A Skeptic Becomes A Believer
Written by Rev (Dr) Prabhudas Koshy Sunday, 16 April 2017
47 Jesus saw Nathanael coming to him, and saith of him, Behold an Israelite indeed, in whom is no guile! 48 Nathanael saith unto him, Whence knowest thou me? Jesus answered and said unto him, Before that Philip called thee, when thou wast under the fig tree, I saw thee. 49 Nathanael answered and saith unto him, Rabbi, thou art the Son of God; thou art the King of Israel. 50 Jesus answered and said unto him, Because I said unto thee, I saw thee under the fig tree, believest thou? thou shalt see greater things than these. 51 And he saith unto him, Verily, verily, I say unto you, Hereafter ye shall see heaven open, and the angels of God ascending and descending upon the Son of man.
1 Corinthians 2:12-16
12 Now we have received, not the spirit of the world, but the spirit which is of God; that we might know the things that are freely given to us of God. 13 Which things also we speak, not in the words which man's wisdom teacheth, but which the Holy Ghost teacheth; comparing spiritual things with spiritual. 14 But the natural man receiveth not the things of the Spirit of God: for they are foolishness unto him: neither can he know them, because they are spiritually discerned. 15 But he that is spiritual judgeth all things, yet he himself is judged of no man. 16 For who hath known the mind of the Lord, that he may instruct him? But we have the mind of Christ.
oday’s passage teaches us how the efforts of a determined Philip were rewarded, when Jesus Christ dealt with Nathaniel’s skepticism and led him to genuine faith in Him.
Nathaniel was pleasantly surprised by the omniscience of Jesus Christ: The Lord’s remark of Nathaniel as “an Israelite indeed, in whom is no guile” is descriptive of his character (v.47). Jesus was saying that though Nathaniel expressed some skepticism, he was not a deceiver. Nathaniel was even more surprised when Christ accurately told him about his whereabouts before he came to Him. Jesus told him that He saw him when he was sitting under the fig tree. Ancient Jewish literature tells us that the Israelites often used the shades of the fig trees to meditate. Nathaniel might have also been meditating. Marvellous knowledge of Christ! Seeing Christ’s omniscience, Nathaniel affirmed Christ as the Son of God. He also accepted Christ as the King of Israel and therefore, being a true Israelite, as his own King.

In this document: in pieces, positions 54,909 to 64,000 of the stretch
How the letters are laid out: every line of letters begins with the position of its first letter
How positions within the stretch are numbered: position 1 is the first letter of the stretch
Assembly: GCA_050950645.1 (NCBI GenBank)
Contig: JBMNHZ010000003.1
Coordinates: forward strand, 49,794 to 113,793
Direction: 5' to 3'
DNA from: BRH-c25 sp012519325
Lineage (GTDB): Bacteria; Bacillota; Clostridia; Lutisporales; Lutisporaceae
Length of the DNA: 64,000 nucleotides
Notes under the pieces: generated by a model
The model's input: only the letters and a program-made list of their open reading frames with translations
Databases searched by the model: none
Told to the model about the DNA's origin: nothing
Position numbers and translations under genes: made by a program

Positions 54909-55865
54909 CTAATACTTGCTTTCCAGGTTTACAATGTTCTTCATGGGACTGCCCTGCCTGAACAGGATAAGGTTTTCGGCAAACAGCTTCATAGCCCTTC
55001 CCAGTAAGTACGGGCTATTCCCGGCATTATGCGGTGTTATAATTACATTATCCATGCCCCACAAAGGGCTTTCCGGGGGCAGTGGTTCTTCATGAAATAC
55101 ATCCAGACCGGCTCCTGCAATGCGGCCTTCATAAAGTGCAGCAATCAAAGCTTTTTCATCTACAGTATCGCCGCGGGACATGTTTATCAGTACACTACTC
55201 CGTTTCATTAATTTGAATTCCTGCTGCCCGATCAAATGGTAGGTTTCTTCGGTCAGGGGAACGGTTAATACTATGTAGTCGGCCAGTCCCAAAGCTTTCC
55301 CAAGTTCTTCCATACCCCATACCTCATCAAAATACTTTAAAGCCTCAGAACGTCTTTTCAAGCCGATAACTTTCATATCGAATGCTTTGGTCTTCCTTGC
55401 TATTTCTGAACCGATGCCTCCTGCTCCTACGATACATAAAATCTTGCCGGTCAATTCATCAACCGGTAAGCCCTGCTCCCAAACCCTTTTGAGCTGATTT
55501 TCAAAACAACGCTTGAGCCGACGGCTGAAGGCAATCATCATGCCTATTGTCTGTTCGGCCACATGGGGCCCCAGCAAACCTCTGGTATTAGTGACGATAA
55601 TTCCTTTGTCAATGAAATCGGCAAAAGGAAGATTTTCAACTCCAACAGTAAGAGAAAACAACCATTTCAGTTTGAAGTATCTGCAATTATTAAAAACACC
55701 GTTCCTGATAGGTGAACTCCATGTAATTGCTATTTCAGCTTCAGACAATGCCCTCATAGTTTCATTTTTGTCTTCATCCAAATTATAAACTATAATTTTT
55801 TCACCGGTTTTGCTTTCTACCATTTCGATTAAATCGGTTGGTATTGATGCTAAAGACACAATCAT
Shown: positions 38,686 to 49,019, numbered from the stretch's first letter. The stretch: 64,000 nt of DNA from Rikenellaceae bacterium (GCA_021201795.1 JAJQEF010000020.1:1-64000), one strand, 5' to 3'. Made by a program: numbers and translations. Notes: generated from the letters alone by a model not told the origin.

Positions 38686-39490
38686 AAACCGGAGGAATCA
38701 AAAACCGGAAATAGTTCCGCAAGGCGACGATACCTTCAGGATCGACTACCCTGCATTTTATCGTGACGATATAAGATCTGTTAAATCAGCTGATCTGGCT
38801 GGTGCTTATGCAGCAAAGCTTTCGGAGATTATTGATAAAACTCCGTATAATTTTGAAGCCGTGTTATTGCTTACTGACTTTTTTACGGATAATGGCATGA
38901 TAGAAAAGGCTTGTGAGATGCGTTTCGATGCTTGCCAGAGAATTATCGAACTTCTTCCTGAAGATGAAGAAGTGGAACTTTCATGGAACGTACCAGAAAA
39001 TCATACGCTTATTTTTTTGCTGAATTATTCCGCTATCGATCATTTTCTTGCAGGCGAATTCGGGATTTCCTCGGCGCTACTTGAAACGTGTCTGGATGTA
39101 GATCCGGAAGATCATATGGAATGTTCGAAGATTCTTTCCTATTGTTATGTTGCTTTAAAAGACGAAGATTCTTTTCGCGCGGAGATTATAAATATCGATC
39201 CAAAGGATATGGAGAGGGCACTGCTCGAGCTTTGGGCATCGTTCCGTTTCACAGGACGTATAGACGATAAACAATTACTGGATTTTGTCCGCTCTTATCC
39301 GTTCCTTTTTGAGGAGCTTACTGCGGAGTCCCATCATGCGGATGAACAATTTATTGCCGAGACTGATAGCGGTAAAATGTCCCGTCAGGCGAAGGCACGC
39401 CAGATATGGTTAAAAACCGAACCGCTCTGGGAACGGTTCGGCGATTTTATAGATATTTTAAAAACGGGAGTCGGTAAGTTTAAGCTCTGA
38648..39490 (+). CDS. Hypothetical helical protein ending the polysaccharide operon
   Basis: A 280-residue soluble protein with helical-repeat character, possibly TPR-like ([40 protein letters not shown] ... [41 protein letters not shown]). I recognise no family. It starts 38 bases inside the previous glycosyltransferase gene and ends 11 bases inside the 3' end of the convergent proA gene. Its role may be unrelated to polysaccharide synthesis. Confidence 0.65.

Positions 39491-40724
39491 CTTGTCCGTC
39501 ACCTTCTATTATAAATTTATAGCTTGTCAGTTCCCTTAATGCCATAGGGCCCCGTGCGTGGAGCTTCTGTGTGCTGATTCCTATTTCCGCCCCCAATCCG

Nathaniel was pleasantly surprised by the blessings Christ offered him: Jesus said that Nathaniel and other believers will “see heaven open,” but we read nothing of them having any such experience. So the phrase, “heaven open” may be understood as a figurative expression as God granting them understanding on divine matters. This interpretation is consistent with the usage of the phrase elsewhere in the Bible (Acts 10:11; Rev 4:1, 19:11). It is Christ’s promise of heaven-sent confirmation about the greatness of Christ and His blessings. It’s a promise to every believer. That promise is further assured by the affirmation that believers will see “angels of God ascending and descending upon the Son of man.” In other words, Christ’s subsequent life and ministry would provide proof about His deity through the angelic ministration He would receive. The Gospel writers tell us that angels attended to Christ during His earthly ministry (cf. Mk 1:13; Lk 22:43; Matt 28:2–4; Jn 20:12, 13). Christ’s attributes and experiences confirm to us that He was God the Son, and truly God Himself.
Christ has come to us that we might come to Him.
Lord, grant me deeper understanding of Thyself.